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React Context vs. React Redux

Nia Watts November 05, 2018

DevOps
React Context vs. Redux - Can't Kill Redux Just Yet Blog Banner

With the advent of React 16.3, the Context library has finally been properly released and documented. Since its release, I have heard “Why are we still using Redux?” or “Let’s just use Context!” plenty of times.

Redux and Context both seem to solve the same problem – they both expose a global state. Many people seem to gravitate toward Redux due to it being verbose and allowing for extensibility. But, most of this is supported indirectly in Context.

For our examples, we’re going to make a counter and a theme object. We also assume you have a basic understanding of React and have a recent version of npm installed. We’re going to build the Redux example first and then convert our application to use Context.

I have also provided a git repo with the complete versions of both examples at: https://github.com/splunk/react-redux-context-examples.

Setup

Let’s start with a React boilerplate using create-react-app:

npx create-react-app redux-example
cd redux-example

For our Redux example, we’ll need to install 2 dependencies.

npm install --save redux react-redux

Building a Redux Application

Redux is what our store will depend on, while React Redux is what allows us to bind data to our components’ props.

With this, we should be set to make a basic React Redux application. Let’s start with the counter. Create an actions.js file in the src/ folder. In Redux, actions are plain JavaScript objects that describe changes to the store. They always contain a type, which describes the behavior of the action. Actions can optionally include other parameters which can be accessed later on. We’re going to add 2 actions, one to increase the counter and one to decrease the counter. We aren’t going to need to pass a payload because our reducer is only going to change by one.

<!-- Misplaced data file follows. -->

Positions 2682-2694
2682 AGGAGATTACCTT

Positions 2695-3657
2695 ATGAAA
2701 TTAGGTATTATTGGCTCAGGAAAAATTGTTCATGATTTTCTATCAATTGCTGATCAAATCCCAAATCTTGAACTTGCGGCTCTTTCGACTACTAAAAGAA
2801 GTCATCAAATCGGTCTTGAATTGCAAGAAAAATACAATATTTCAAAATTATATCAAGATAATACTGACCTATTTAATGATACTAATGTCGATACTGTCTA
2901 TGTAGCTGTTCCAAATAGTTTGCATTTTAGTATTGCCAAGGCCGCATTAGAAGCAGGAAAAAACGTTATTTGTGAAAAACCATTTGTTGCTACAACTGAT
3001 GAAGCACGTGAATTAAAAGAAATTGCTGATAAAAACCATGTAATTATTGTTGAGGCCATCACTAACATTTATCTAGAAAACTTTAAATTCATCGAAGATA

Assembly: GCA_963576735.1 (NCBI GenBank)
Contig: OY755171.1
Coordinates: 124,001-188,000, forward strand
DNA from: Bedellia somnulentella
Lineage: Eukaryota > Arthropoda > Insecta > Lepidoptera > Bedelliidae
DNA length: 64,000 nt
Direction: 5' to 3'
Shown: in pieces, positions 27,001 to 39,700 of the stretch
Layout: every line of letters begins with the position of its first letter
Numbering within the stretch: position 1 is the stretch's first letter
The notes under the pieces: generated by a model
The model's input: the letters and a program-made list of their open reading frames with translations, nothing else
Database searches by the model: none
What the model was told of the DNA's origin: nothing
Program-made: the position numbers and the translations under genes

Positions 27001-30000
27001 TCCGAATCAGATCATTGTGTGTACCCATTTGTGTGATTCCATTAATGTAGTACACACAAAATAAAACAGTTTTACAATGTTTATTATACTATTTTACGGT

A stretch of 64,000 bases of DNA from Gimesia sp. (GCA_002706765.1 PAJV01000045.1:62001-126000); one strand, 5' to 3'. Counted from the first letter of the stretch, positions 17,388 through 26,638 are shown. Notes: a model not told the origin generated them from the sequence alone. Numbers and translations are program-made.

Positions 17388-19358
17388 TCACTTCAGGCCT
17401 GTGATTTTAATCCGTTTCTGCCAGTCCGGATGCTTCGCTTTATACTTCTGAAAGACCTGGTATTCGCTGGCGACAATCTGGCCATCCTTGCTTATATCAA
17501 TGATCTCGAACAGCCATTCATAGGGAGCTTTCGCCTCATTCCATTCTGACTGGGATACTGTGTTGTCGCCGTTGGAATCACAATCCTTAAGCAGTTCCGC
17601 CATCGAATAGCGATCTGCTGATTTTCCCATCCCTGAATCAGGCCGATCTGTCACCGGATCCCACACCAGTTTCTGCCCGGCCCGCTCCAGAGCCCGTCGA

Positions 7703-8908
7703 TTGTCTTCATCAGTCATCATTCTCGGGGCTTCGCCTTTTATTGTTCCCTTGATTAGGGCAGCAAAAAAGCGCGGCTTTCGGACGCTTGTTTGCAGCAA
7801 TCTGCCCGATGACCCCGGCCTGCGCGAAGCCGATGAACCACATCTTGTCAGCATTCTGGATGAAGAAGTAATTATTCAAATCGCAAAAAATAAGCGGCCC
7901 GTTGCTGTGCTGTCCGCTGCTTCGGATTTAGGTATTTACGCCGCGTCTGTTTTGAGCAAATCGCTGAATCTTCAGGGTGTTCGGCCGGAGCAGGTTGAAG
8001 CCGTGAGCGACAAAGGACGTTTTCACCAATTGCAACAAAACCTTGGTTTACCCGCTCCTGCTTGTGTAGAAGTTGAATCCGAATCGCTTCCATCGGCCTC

// Action Types
export const COUNTER_INCREMENT = 'COUNTER_INCREMENT'
export const COUNTER_DECREMENT = 'COUNTER_DECREMENT'

// Action Creators
export function incrementCounter () {
  return {
    type: COUNTER_INCREMENT
  }
}

export function decrementCounter () {
  return {
    type: COUNTER_DECREMENT
  }
}

With this, we have all of our counter actions. Our action types are what the reducer is going to consume to tell us what functionality we need to use, and our action creators are what we’re going to use to construct the payload we dispatch to the store.

We also need to add reducers and our store still. Our reducer is what’s going to handle any changes to our store. For the counter example, it’s going to be very simple, but it’s best practice to never mutate the store and to replace it instead.

Create a reducers.js file. This is where most of our store logic is going to live. First, we’ll need to create our initial store. For our counter, we only need one variable.

const counterInitialState = {
  count: 0
}

Our reducer function will also need to be constructed. This is where most of our logic around our store will exist.

import {
  COUNTER_INCREMENT,
  COUNTER_DECREMENT
} from './actions'

const counterInitialState = {
  count: 0
}

function counterReducer (state = counterInitialState, action) {
  switch (action.type) {
    case COUNTER_INCREMENT:
      return Object.assign({}, state, { count: ++state.count })
    case COUNTER_DECREMENT:
      return Object.assign({}, state, { count: --state.count })
    default:
      return state
  }
}

You’ll notice we’re calling Object.assign. This is to avoid mutating the state in favor of crafting a new state. Immutable.js can make this much simpler and more reliable. For this example, we’re going to use plain JavaScript objects. At the bottom of the file, we need to export our new reducer. This will be connected to our store.

export default counterReducer

With this, our counter reducer is complete. At this point, we just need to construct the store and hook up all the components. Create a new file: store.js. Add the following to the file:

import { createStore } from 'redux'
import reducers from './reducers'

export default createStore(reducers)

In the app.js file, add the following imports:

import { Provider } from 'react-redux'
import store from './store'

We also need to add the Provider to the app. Add the Provider component to the app so it looks like this: